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Iguana causes 'large-scale' power outage in Lake Worth Beach, city says

Lake Worth Beach Electric Utility restores power in about 35 minutes
Posted at 1:45 PM, Dec 07, 2022
and last updated 2022-12-07 23:50:42-05

LAKE WORTH BEACH, Fla. — Iguanas can cause all kinds of problems in South Florida — including causing power outages.

The city of Lake Worth Beach tweeted late Wednesday morning that there was a large-scale outage caused by an iguana. The issue occurred at the city's Sixth Avenue substation.

The city said that the outage affected customers in the South East area of their service area.

Jason Bailey, Lake Worth Beach's assistant director of system operations, said the power was restored within 35 minutes.

The outage impacted 1,431 customers, according to city spokesman Ben Kerr.

"I thought there's gotta be a car accident," Abigail Kowal with Happy Car Sales said. "My gosh, what happened? Everything just shut down. My computers weren't working."

When informed, she said: "An iguana? That's all it was, really?"

Kerr said they have a team that has been working to remedy wildlife problems that can impact the power grid.

There have been three separate incidents involving iguanas, he said.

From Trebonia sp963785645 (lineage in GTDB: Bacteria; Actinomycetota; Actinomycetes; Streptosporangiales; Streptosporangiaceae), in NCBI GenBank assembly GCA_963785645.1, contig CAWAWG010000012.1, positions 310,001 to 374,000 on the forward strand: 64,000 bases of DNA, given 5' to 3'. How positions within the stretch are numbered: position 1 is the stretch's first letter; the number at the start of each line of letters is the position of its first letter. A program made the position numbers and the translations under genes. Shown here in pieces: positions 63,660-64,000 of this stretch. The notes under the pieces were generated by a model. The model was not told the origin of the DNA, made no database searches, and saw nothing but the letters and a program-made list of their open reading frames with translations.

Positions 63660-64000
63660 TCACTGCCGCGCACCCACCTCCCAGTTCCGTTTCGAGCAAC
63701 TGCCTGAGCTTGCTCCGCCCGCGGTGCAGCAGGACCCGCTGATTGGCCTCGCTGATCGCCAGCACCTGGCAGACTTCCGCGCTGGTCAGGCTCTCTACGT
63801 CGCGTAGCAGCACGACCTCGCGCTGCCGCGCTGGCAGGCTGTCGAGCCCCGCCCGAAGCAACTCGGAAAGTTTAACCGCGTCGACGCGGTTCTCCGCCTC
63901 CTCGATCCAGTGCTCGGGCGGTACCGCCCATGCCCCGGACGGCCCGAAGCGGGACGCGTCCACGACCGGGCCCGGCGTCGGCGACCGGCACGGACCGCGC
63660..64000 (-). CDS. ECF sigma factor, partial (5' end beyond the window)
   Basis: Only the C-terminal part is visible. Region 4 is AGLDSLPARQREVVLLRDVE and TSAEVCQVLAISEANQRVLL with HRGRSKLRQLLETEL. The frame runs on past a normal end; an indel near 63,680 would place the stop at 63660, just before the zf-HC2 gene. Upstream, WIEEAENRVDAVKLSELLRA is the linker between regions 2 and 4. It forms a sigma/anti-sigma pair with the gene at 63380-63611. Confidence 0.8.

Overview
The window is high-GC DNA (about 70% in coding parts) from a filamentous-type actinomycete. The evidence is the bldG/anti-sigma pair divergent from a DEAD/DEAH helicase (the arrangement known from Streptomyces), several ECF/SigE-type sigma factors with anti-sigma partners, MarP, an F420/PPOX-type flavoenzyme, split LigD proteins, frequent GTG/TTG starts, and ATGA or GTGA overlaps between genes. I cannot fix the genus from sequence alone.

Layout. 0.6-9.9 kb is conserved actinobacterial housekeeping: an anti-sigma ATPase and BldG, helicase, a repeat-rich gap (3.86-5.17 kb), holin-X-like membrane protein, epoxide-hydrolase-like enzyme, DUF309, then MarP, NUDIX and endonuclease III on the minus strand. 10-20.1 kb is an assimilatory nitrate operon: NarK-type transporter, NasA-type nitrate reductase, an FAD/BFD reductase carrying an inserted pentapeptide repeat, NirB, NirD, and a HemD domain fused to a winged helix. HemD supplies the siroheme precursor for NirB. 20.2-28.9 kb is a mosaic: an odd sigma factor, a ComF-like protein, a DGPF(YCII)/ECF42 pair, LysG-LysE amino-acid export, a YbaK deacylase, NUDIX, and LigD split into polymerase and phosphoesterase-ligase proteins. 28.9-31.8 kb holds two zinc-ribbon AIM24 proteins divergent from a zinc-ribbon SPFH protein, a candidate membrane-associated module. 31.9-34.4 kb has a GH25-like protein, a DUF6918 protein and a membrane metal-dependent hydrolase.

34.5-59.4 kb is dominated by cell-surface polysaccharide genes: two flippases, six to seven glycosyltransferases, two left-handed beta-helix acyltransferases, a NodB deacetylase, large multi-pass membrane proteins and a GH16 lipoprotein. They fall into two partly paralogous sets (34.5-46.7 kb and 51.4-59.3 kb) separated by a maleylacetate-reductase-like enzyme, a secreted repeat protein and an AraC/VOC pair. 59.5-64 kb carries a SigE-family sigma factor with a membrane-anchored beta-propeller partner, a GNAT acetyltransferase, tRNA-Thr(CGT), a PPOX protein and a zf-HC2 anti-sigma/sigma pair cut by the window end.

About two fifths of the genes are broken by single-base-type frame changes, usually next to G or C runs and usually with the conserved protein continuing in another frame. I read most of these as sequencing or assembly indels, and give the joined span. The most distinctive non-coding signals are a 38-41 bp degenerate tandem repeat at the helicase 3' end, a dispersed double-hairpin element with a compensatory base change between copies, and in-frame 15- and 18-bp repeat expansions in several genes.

"It's down 50% from last year," Kerr said. "And that's to do with us putting in a lot of safety measures to try and stop it. The problem with the iguana is because they're so big, they basically drive over lines."

An iguana caused a "large-scale' power outage on Dec. 7, 2022, at the Sixth Avenue substation in Lake Worth Beach.
An iguana caused a "large-scale' power outage on Dec. 7, 2022, at the Sixth Avenue substation in Lake Worth Beach.

Kerr said the city is currently undergoing a system hardening and reliability improvement project to alleviate these types of problems.

"The iguanas are a particularly complex issue but one that we, and other utilities, are addressing," Kerr said in a statement.

Green iguanas are not native to Florida and can also cause damage to residential and commercial landscape vegetation, according to the Florida Fish and Wildlife Conservation Commission.

In addition, wildlife experts said the reptiles can cause damage to infrastructure by digging burrows that erode and collapse sidewalks, foundations, seawalls, berms and canal banks.

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